Yard - There is a low stone retaining wall along the east side of the front yard and it would make good sense to carry that around to the corner you identified as needing a focal point. I have an idea what you were thinking - see the pic below. I completely agree with your comment about "obstacles everywhere". There are really too many things competing for the eye. Both of those paths would be fine without removing trees.

Woody - thanks I love your big idea! The area that you targeted as a forest is already a really good spring focal point with tons and tons of bulbs in it. I think it would be terrific to add a redbud for spring interest. The area in the back with the arrows is a perennial bed that drops about 12 feet in elevation from the lawn. I do plan on installing a patio back there in the spring - I ran out of money this fall!!

Mr. Pee Gee is an issue. I believe it is too big to move. I cut it back to about half size 2 years ago - so its even smaller than it used to be. Its a beautiful shrub, just unfortunately planted in a bad place.

    Bookmark   January 13, 2012 at 7:20PM
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Nice little stonehenges!

    Bookmark   January 14, 2012 at 12:10AM
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woodyoak zone 5 Canada(5b)

I assume the previous owner was in the business - of some sort - of stone?!

Now you need to tell/show us what your big ideas for the space are.

    Bookmark   January 14, 2012 at 10:51AM
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OK, this is half baked brainstorming, but... based on Adriennemb's comments about the stream... what if the lawn became "flowing water" ... and spilled out of an upper pool into a river of green... and onward...? And landscape beds were the "banks" of a river...

And WHY is a "heating vent" in the yard?? That serving of lilac needs a bigger platter!

I gave up on trying to draw lines... Woodyoak, it might make a difference that I'm using touch screen tablet and stylus. I don't think it would work well with a mouse.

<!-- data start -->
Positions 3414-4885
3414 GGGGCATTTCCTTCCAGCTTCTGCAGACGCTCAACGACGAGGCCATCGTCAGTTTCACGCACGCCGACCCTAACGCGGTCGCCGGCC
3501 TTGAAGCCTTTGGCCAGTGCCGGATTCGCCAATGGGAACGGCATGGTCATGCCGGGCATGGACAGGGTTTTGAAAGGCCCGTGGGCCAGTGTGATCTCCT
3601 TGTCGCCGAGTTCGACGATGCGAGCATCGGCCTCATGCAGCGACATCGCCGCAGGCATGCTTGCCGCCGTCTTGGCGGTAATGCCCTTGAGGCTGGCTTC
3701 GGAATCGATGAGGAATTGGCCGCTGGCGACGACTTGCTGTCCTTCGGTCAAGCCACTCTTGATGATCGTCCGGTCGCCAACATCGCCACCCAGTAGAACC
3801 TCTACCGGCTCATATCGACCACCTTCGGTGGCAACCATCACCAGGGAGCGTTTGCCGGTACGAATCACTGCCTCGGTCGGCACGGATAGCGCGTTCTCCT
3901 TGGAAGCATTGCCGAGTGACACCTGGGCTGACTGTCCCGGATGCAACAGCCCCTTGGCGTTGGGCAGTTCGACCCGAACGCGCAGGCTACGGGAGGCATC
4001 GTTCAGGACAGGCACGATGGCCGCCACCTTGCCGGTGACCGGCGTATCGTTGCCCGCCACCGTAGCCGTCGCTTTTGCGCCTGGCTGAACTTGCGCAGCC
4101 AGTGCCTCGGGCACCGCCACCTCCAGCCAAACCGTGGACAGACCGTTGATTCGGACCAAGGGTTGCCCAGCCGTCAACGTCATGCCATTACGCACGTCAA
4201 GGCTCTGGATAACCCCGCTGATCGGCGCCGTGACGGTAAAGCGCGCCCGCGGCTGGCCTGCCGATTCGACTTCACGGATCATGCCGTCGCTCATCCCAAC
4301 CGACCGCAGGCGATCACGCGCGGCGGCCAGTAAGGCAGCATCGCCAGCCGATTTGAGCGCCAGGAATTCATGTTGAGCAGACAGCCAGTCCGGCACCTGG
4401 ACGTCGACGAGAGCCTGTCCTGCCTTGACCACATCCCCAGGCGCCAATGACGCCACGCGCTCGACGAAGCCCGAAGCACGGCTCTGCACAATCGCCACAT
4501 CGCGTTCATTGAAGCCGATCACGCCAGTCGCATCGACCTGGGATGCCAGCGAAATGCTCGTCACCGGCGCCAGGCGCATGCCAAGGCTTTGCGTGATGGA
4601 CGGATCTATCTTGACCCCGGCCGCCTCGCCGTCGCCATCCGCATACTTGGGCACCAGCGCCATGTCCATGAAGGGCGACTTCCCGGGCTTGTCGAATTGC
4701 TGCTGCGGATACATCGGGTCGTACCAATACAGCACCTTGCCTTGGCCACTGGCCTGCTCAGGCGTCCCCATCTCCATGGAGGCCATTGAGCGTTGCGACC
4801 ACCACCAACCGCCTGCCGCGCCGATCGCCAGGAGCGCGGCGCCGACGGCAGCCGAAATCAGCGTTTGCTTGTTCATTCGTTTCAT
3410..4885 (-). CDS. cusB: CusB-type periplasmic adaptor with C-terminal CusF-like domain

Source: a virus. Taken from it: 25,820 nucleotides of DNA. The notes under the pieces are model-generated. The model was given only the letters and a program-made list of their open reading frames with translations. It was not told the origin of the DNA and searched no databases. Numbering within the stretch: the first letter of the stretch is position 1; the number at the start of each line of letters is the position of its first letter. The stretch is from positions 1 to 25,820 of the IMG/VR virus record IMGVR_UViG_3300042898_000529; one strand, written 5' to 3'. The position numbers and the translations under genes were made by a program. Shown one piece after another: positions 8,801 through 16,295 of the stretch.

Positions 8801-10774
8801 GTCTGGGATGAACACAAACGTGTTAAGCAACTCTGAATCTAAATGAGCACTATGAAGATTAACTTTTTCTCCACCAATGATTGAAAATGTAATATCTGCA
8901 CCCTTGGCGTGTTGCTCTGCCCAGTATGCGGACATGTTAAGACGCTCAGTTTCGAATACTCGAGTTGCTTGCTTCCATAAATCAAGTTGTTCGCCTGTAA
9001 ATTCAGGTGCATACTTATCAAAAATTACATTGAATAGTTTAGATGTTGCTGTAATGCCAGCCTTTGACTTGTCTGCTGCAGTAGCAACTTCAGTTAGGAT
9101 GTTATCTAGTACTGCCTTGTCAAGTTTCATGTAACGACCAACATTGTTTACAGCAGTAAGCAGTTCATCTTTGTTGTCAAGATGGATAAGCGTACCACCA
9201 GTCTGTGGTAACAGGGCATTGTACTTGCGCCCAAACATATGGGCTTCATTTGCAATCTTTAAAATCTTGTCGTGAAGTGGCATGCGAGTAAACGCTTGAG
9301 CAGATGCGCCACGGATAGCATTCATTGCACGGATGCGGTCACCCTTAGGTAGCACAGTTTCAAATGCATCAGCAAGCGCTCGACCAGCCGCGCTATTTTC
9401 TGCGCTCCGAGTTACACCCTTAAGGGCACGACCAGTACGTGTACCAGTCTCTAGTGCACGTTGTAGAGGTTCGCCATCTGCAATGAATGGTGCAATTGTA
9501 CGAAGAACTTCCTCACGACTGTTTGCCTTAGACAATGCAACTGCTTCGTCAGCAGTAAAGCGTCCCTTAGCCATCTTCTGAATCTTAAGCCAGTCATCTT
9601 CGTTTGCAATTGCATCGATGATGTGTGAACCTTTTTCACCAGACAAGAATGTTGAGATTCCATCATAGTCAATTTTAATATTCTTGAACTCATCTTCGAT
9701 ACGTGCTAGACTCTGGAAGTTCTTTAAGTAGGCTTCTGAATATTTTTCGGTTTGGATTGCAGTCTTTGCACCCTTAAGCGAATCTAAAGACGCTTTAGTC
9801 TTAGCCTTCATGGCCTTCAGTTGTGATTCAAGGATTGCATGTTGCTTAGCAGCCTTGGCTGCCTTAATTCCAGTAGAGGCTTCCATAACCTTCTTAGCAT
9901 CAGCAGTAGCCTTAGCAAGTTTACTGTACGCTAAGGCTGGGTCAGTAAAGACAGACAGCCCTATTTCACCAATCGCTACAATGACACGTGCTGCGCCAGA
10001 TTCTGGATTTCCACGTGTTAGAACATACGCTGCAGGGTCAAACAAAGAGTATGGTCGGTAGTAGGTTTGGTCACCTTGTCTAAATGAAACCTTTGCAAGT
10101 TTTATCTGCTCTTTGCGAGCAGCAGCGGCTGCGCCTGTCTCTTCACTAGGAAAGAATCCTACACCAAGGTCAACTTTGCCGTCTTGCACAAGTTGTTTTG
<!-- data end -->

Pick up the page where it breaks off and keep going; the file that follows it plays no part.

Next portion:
Uploaded with

    Bookmark   January 14, 2012 at 11:25AM
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woodyoak zone 5 Canada(5b)

Yard - I wondered whether you used something like a stylus.....

    Bookmark   January 14, 2012 at 12:15PM
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Yardvaark. on the right piece of property, that 'flowing water', 'river of green,' idea would be an interesting challenge, and a wonderful view.

For example, instead of a water feature with a waterfall, plant some sort of trailing vines or ivy, inter-twined with trailing rosemary or something similar, to represent the waterfall...and use irish moss or corsican mint or something similar to represent the stream. Put a few lighter colored plantings here and there in the 'stream' in order to mimic rushing water or hidden rocks. That design idea could work with shade tolerant plants or in full sun plantings.

I think it'd also be interesting to try something like that in a desert xeriscape, using drought tolerant plants.

I think that's a great design idea.

    Bookmark   January 14, 2012 at 8:35PM
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missingtheobvious(Blue Ridge 7a)

drtygrl, how about starting a new hydrangea -- or even more than one -- from cuttings?


Fish sculptures, wbonesteel -- you forgot the fish sculptures! One of them balanced atop a thin metal stake, as if he's jumping out of the water.

Colorful plastic dragonflies, swooping over the "water" on metal wires (about the gauge of stiffish floral-wire stems, so they'd move in the breeze).

I just wish trailing rosemary would survive the winter here in zone 7....

    Bookmark   January 14, 2012 at 10:37PM
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wbonessteel, Just brainstorming on this thread, but in general I rather like the idea of 'lawn as flowing water' and can see many possibilities in what you mention using various types of groundcover-ish plants to represent various kinds of flowing water. Seems like the trick would be making sure that it was reasonably low maintenance. I think, by default, it would want to be high m! (I once used Heavenly blue morning glories climbing strings off of an open deck. The effect was as if it was a waterfall. Until they went nuts.)